Saturday, 27 February 2016

Quiet week ends with chairman's teaser

My apologies for the lack of blogging this week, but it has been one of 8.30pm finishes and the early starts have meant little time to write, even if there had been much to cover.

Around the country signings are happening. Chris Morris has gone to Surrey, where I have no doubt he will prove a fine signing, while Nottinghamshire are supposedly eyeing up the enigmatic Andre Russell, from the West Indies.

Russell is a similar player to Kieron Pollard, in that he has made his name (and fortune) in the T20 game, smacking quick thirties and bowling some quick, if not always accurate spells. I'm not sure he is someone I would ever pick to save my life, but as a wildcard who, on his day, might turn a game in a couple of overs, he is a younger Darren Sammy. He is also an exceptional fielder, so ticks all the boxes for any side seeking a T20 specialist.

Which brings me neatly to the tweet put out by Chris Grant last night. In it, he said that we will be announcing our T20 player for the summer on Tuesday, while Thursday would see 'another bit of good news'. your bets now, ladies and gentlemen. I don't think it is possible to second guess this one, but I would be much happier if we maintained consistency in overseas recruitment. My preference would be for a player who has a reputation to build and an impression to make, rather than one who has been there and done it all. Stirring deeds in a capacity crowd IPL game are one thing, but a damp evening at Derby, however we try to ramp it up, doesn't have the same appeal. Were we blessed with the same weather as India and Australia, there would be no issue in selling T20 tickets, but the reality is we largely treat a good evening as a bonus, rather than the norm.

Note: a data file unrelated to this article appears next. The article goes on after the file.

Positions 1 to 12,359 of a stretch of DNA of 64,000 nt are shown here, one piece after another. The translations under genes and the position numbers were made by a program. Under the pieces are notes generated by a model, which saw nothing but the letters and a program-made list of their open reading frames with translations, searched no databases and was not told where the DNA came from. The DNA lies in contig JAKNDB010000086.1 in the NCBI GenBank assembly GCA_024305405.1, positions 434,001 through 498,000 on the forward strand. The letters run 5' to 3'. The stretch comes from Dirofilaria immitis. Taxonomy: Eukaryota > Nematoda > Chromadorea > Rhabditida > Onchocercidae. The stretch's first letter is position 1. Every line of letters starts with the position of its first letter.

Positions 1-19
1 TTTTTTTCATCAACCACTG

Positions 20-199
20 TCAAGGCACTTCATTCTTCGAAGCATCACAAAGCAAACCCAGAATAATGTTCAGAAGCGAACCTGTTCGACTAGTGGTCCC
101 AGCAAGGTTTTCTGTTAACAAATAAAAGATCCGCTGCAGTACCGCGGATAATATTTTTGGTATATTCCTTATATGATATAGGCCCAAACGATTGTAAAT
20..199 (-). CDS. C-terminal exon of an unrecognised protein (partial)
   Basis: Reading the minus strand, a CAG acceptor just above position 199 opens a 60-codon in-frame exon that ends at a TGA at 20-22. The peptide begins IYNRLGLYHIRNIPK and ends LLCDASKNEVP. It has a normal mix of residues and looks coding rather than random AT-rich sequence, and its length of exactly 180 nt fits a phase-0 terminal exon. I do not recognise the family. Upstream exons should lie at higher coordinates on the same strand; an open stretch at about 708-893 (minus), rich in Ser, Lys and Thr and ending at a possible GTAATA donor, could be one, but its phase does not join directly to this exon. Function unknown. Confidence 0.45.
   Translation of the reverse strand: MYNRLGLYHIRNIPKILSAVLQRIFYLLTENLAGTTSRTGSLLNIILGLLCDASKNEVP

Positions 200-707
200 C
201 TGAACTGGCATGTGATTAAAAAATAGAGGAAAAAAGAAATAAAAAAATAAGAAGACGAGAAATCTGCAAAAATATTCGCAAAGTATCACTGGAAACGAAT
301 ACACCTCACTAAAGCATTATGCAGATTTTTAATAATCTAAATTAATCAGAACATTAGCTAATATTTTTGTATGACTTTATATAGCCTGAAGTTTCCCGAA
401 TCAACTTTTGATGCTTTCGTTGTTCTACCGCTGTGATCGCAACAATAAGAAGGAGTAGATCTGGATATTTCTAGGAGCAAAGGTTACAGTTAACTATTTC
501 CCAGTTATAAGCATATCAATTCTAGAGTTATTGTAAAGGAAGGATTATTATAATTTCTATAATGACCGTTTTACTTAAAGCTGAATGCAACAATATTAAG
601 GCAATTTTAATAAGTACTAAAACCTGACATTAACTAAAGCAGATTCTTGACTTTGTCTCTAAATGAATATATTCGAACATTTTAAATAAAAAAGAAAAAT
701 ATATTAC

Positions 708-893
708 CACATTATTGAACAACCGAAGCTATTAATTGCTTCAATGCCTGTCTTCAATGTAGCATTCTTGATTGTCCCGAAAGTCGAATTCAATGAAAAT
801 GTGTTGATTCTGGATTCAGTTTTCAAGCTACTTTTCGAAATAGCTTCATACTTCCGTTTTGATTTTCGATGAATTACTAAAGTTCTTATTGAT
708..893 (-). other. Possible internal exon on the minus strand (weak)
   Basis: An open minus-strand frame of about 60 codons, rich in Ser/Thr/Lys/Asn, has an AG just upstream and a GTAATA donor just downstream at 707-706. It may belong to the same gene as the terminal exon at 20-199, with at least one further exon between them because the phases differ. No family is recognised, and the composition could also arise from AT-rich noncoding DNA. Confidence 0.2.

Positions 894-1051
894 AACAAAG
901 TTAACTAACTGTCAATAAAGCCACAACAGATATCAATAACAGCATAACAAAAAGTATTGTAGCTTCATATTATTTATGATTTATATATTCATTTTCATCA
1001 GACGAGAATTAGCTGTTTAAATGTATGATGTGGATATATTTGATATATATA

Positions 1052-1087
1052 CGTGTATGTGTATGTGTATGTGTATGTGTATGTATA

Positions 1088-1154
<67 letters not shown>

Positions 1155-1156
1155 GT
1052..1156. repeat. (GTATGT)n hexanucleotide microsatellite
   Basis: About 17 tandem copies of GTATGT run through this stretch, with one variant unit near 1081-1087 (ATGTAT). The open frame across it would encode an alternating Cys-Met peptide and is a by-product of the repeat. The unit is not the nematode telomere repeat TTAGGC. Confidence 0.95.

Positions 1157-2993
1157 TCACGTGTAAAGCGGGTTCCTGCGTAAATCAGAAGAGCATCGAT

I'd make an exception for AB de Villiers, but the chances of him playing the English T20 are slightly higher than mine. For me a young, hungry player, maybe on the periphery of his national side, would be the ideal way to go.

Lessons were learned last summer. For all that it was a thrill to see Hashim Amla and Tillakaratne Dilshan in Derbyshire colours and for all the protestations of the 'value' of their dressing room contribution, the bottom line is that neither delivered on the pitch. When you have done and said all, in the final judgement, that is how you judge sportsmen.

A man who can bat at five or six, maybe bowl  a few overs and contribute well in the field would be the ideal. Who it is - and if he fulfils those criteria - we will find out on Tuesday.